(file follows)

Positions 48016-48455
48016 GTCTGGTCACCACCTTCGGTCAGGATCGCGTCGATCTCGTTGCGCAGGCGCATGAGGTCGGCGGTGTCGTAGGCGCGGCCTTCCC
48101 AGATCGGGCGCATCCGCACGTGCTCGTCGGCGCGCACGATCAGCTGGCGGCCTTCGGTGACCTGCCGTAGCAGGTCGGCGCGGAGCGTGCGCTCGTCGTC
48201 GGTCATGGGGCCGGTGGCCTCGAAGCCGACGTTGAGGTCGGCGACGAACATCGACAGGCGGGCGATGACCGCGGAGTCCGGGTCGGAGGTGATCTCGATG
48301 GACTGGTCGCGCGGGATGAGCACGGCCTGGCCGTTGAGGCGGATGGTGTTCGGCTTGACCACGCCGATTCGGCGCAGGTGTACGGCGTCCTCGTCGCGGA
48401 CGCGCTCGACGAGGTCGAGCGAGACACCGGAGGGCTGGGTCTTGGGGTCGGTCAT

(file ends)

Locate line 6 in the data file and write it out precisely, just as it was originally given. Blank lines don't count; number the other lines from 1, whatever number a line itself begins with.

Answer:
48401 CGCGCTCGACGAGGTCGAGCGAGACACCGGAGGGCTGGGTCTTGGGGTCGGTCAT